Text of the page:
Whispers and Shouts

While those of us here at Atlas Indicators maintain that the daily gyrations of the equity markets can rarely be ascribed to any single cause, we also recognize that they are hard to ignore.  One driver of such volatility surfaces often enough that we can attach some of the blame to it: the quarterly earnings reports.  Most companies making up the S&P 500* operate on a fiscal year; they have their quarters terminate at the end of March, June, September, and December.  Since one compelling reason to own a stock is the belief that the company’s management will make better use of your invested dollar than you can, these quarterly earnings reports are eagerly awaited.  They can validate the faith placed in the management’s ability to produce, market, and deliver a product that will be sought out, or they may show disappointing results.  An army of analysts parse each company’s commentary, trying to guess the next quarter’s results in advance.  Much like sardines, analysts tend to gather together in tight schools of thought, each fearing should his projection both fall too far outside the norm and be horribly wrong, his resume will need freshening fast.  So we, the investors, get a consensus view of each company’s progress which is boldly announced in print and on TV, suggesting what the earnings will be when announced.  There is also a “whisper” number that is occasionally, but only briefly, discussed, consisting of rumors about various analysts’ true opinions should they be seen as falling too far out of line from that of his comrades.  The first two weeks or so after each quarter ends often sees subdued trading, disturbed only if such whispered numbers surface.  When the actual results are released, all the shouting you see in video clips of the exchange begins.  The action really gets going as each stock’s price adjusts to the published earnings relative to expectations, both overt and covert.  Those months that fall after the prior quarter’s end contain both the whispers and the shouts, often leading to the confusion and volatility at which we all wonder.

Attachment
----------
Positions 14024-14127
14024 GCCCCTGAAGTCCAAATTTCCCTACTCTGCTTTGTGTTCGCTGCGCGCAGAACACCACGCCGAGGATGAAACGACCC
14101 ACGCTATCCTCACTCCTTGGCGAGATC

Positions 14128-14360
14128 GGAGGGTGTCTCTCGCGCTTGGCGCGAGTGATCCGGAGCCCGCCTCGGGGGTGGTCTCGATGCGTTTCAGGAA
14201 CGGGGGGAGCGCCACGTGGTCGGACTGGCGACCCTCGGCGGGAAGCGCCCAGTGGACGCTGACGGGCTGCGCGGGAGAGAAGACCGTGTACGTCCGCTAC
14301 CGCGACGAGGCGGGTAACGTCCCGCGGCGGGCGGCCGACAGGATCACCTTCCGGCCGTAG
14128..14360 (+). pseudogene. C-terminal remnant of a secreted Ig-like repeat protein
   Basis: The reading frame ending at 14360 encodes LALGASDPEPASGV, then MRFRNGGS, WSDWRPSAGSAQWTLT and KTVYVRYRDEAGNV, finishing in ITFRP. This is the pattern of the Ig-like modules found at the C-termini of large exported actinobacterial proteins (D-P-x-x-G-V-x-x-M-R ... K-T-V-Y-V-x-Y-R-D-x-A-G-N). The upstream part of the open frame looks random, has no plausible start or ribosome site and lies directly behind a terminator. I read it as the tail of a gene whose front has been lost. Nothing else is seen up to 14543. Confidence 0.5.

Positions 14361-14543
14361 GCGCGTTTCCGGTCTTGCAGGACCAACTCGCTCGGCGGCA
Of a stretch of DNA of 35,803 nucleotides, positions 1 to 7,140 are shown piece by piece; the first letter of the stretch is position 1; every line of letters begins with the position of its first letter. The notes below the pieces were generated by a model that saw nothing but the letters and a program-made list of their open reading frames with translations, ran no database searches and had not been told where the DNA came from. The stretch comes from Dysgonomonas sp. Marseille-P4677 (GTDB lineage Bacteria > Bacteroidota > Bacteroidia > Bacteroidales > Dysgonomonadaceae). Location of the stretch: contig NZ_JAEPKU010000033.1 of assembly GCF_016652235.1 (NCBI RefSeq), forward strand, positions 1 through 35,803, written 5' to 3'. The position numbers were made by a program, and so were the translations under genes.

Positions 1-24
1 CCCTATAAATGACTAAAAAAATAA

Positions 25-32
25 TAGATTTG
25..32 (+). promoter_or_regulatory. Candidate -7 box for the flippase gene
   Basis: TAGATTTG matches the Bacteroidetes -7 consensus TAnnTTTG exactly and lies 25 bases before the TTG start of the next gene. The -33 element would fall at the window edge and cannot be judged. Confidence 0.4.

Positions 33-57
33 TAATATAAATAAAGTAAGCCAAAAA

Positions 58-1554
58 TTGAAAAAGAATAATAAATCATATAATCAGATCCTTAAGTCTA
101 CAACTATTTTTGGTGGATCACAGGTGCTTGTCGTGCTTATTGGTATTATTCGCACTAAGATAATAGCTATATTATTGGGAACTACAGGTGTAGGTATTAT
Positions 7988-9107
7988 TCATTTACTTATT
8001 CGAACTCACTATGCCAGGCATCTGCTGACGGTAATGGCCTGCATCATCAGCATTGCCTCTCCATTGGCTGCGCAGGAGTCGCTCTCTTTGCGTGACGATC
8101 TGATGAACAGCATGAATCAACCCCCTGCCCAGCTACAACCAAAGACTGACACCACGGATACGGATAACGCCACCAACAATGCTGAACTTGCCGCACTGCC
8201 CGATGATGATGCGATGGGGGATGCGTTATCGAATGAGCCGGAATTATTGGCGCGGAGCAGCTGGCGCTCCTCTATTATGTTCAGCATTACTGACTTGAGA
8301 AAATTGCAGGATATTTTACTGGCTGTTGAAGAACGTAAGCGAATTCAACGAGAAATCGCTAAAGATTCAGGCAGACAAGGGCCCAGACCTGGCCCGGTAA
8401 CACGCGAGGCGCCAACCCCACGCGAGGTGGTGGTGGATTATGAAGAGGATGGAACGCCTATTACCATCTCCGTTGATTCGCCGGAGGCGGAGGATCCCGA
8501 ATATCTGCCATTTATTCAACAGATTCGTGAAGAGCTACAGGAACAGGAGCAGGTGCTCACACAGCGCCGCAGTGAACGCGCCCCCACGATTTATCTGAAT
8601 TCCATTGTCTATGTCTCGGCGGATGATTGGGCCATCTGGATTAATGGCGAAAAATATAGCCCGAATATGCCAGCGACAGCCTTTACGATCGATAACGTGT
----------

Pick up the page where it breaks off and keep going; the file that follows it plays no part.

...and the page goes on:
*The Standard & Poor’s 500 (S&P 500) is an unmanaged group of securities considered to be representative of the stock market in general. Indexes are unmanaged and cannot be invested into directly.